An HSA spokesman said the drugs were inside the freezer in the alley.

TNP understands that some men are helping in the investigations.

The HSA warned the public that drugs, such as cough syrup, sleeping tablets and sexual enhancement drugs, are potentially harmful and should only be taken under medical supervision.

On Wednesday, Mr Tan told TNP he was relieved that the authorities had taken action against the alleged peddlers.

He said: "It's great to hear that the authorities have clamped down on them. Now that they are no longer operating outside the condo, maybe we'd consider moving back there."

TNP tip-off led to drug seizure

The Health Sciences Authority (HSA) and the police seized 880 nitrazepam tablets and 18 bottles of cough mixture in a raid in Geylang last Friday.

Its spokesman confirmed that the joint operation was the result of The New Paper's feedback about the illegal sale of prescription drugs there.

He said the HSA is working regularly with other law enforcement agencies, such as the police, to review and tackle complaints about the illegal sale of prescription drugs in Geylang.

Since December last year, it has seized about 30,000 units of sexual enhancement drugs and cough syrup with an estimated street value of $80,000.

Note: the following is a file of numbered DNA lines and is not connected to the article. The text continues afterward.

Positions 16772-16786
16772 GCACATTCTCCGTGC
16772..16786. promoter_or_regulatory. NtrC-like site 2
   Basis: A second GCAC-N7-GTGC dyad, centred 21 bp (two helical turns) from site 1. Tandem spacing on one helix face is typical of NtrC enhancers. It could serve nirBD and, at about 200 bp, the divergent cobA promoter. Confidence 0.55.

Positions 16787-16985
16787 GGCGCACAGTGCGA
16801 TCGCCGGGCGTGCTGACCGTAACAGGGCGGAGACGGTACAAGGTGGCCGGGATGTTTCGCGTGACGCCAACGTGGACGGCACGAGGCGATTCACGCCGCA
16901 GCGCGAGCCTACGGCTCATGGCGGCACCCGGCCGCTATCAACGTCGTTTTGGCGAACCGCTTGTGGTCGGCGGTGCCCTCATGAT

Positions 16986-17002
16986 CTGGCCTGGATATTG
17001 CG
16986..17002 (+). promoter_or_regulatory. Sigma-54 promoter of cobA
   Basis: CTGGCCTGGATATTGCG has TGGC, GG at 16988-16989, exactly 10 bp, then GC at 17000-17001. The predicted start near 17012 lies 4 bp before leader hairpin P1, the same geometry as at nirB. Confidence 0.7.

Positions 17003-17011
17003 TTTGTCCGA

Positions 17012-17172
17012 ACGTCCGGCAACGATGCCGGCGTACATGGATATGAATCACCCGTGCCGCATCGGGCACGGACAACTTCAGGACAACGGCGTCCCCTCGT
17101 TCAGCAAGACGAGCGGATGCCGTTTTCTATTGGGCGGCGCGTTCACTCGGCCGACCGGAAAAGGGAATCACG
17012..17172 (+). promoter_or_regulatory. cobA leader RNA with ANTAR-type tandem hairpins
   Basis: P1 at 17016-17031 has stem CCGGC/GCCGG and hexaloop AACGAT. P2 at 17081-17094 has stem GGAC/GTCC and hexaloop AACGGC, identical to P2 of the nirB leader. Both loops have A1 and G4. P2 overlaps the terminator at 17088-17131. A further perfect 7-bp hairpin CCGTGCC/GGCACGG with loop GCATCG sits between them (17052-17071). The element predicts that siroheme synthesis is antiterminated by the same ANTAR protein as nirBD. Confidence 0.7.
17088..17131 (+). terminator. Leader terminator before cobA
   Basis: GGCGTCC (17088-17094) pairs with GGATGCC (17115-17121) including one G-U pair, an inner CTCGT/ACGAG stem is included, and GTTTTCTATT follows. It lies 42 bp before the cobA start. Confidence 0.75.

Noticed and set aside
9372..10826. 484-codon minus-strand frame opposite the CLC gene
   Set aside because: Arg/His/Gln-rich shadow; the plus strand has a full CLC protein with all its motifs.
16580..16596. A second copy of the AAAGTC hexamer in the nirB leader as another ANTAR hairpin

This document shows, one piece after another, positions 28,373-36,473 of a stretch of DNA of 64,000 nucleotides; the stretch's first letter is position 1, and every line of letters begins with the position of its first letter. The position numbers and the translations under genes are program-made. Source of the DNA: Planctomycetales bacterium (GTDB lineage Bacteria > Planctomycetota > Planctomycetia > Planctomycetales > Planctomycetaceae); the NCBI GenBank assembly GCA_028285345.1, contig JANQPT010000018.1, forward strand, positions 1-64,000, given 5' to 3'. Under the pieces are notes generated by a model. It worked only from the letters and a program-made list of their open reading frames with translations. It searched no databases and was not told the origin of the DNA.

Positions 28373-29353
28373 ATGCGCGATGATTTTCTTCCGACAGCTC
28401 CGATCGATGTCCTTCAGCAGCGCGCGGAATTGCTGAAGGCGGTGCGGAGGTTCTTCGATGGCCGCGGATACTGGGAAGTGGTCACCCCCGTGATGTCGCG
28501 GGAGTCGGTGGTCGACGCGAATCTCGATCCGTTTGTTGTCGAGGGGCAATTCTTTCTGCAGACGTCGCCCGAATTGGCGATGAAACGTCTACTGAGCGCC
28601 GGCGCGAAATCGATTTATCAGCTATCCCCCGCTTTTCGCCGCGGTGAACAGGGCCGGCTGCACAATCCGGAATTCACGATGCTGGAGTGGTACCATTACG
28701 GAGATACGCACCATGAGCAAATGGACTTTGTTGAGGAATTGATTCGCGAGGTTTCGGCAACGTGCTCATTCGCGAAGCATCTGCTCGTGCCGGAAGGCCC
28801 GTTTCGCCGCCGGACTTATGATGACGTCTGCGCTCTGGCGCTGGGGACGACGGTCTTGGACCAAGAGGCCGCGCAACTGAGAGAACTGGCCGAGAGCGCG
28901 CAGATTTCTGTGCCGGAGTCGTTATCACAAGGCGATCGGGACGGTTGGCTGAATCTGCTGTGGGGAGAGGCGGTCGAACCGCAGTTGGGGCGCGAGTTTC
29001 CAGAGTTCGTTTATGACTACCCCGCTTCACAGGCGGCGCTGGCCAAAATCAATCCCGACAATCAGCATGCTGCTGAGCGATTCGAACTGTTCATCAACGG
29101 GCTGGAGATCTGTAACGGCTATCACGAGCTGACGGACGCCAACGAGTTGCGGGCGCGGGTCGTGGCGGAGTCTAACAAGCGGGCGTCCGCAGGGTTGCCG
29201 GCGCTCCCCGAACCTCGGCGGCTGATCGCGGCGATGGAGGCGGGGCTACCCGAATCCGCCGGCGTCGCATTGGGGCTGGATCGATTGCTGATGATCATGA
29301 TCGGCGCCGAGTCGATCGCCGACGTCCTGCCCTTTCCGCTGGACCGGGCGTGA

The spokesman said: "These illegal products are often produced under poor manufacturing conditions with no quality control by unscrupulous persons who have little regard for human health.

"These products usually contain undeclared Western medicinal ingredients or toxic ingredients in varying proportions, or contain ingredients not stated on the packaging, which could result in adverse health outcomes."

It is an offence to illegally sell or supply these prescription drugs. Anyone convicted under the Poisons Act can be jailed up to two years and fined up to $10,000.

If you encounter an illegal sale of prescription-only medicines, report it to HSA's Enforcement Branch by calling 6866-3485 or e-mailing

Other raids in Geylang

MARCH 2016:

A week-long multi-agency operation led to 82 suspects being arrested for various offences, including the sale of illegal sexual enhancement products, peddling of contraband cigarettes and public gambling.

A total of 63 men and 19 women were arrested.

The operation was led by the Bedok Police Division and involved enforcement officers from the Health Sciences Authority (HSA), Central Narcotics Bureau (CNB), Singapore Customs, and the Immigration & Checkpoints Authority (ICA).


Four men in their 20s were arrested and illegal drugs worth about $40,000 were seized in a joint operation by on Dec 23. During the seven-hour operation by the HSA, CNB and the police, cough syrup, prescription drugs, and sexual enhancement drugs were seized.

MAY 2015:

The HSA seized more than $200,000 worth of illegal health products from a Geylang apartment.

The stash was discovered during a routine enforcement check by the ICA, which then alerted the HSA.

The haul included more than 94,000 units of mainly sexual enhancement drugs.